Neurons from the skin
Reprogrammed neurons from skin cells turned out to be the best model of Parkinson's disease
Mikhail Orlov, PCR.news
Parkinson's disease is one of the most common neurodegenerative disorders along with Alzheimer's disease. Its pathogenesis is associated with the accumulation of improperly folded and phosphorylated alpha-synuclein protein and the death of dopaminergic neurons in the brain. This leads to severe progressive motor disorders and other symptoms.
To study the pathogenesis of Parkinson's disease and create therapy, various models are used — both animal and cellular. Among the latter, cell cultures based on induced pluripotent stem cells (iPSC) are distinguished. However, they have one drawback: the "reversal" of their differentiation leads to the loss of specific characteristics of neurons, including those associated with aging.
The solution may be a new approach proposed by an international team of scientists in Stem Cell Reports (Drouin-Ouellet et al., Age-related pathological impediments in directly reprogrammed dopaminergic neurons derived from patients with idiopathic Parkinson's disease). The authors obtained functional induced dopaminergic neurons (idans) from fibroblasts taken from patients with sporadic form of Parkinson's disease. Such neurons retain many properties of fibroblasts, including age-associated changes in the epigenetic clock, transcriptome and microRNA, DNA damage, telomere length and mitochondrial defects.
Scientists screened ten genes-differentiation factors involved in the normal development of dopaminergic neurons and expressed in the corresponding structures of the midbrain. They selected combinations that were used to reprogram the fibroblasts of 18 patients with sporadic Parkinson's disease and ten healthy controls. The correspondence of the obtained cells to the phenotype of dopaminergic neurons was confirmed using a specific MAP2 dye.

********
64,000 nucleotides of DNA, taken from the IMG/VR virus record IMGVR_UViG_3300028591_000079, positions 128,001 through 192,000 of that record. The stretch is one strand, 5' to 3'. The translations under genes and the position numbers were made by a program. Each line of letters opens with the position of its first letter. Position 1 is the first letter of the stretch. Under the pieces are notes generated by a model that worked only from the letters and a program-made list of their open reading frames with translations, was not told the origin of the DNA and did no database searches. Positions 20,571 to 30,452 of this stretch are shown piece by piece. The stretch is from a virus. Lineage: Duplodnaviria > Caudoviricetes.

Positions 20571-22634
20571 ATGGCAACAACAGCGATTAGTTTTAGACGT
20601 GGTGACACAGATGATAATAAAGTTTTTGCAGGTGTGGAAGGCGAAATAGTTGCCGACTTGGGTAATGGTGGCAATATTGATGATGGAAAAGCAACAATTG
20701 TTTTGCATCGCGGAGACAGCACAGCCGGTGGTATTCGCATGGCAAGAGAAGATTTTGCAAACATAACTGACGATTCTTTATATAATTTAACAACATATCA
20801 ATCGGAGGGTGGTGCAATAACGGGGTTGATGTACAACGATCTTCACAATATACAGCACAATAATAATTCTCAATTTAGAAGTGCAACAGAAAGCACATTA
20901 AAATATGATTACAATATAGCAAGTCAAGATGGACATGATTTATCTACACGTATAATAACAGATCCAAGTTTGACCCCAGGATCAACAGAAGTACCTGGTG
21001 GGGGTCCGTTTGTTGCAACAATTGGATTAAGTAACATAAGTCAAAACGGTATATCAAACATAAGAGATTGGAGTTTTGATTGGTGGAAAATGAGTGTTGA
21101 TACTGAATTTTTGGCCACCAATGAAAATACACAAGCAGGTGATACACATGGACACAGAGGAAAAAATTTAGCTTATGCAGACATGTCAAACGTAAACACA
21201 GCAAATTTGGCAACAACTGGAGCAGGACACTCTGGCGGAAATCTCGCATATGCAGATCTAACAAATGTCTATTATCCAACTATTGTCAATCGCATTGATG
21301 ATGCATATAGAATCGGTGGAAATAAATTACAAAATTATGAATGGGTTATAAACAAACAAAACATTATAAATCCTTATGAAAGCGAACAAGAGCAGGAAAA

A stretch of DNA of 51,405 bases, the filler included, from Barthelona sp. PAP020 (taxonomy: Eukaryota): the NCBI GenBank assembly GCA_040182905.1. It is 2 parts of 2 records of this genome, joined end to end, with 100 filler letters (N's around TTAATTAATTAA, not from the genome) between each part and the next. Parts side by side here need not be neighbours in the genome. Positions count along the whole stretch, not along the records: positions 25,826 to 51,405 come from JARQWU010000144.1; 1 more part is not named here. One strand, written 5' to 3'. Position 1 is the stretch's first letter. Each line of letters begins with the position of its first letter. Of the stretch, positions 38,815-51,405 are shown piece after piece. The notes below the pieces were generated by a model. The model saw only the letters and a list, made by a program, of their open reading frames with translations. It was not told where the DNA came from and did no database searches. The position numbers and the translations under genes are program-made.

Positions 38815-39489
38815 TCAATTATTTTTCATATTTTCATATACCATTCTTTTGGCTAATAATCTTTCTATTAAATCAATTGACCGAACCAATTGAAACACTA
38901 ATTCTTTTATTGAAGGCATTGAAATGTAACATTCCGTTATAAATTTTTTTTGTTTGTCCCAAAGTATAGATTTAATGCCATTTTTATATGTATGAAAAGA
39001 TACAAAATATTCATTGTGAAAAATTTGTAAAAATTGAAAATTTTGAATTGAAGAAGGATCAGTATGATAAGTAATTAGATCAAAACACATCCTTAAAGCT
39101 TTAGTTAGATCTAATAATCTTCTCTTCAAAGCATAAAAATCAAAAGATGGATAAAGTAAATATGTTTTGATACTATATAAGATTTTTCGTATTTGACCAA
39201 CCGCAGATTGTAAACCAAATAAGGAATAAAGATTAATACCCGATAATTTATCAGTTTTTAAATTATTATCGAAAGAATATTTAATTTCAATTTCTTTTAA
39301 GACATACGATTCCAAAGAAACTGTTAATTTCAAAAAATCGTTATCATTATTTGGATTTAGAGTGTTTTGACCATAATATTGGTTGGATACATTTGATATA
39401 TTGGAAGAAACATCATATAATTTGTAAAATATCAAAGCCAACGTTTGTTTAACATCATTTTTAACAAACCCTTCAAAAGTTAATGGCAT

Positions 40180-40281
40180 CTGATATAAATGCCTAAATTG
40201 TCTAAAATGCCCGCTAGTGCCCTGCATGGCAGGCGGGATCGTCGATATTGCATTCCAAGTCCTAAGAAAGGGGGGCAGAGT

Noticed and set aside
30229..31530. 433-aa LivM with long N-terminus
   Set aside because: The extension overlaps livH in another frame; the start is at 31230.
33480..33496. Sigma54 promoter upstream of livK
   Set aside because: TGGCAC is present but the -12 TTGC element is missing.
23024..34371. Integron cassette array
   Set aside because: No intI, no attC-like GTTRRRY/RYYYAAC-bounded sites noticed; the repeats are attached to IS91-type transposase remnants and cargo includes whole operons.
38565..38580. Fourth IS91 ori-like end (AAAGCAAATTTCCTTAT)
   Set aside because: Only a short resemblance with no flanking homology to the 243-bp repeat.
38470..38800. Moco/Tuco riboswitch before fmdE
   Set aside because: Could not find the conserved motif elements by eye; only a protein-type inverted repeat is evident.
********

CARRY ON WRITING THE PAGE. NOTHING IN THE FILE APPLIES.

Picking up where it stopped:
The cells reproduce well the properties of aging neurons of donors with Parkinson's disease, including a reduced level of chaperone-mediated autophagy. At the same time, stress-triggered autophagy in them leads to a characteristic accumulation of macroautophagic structures. Phosphorylated alpha-synuclein, a key molecular marker of Parkinson's disease, was also found in the obtained cells. At the same time, the corresponding pathological phenotype was not observed in neurons obtained through iPSC.
The authors emphasize that the new cellular model of Parkinson's disease reproduces the age-related changes that the donor had and develops a pathological phenotype in 25 days. In addition, directly reprogrammed fibroblasts are much easier to obtain than iPSC-based cultures.
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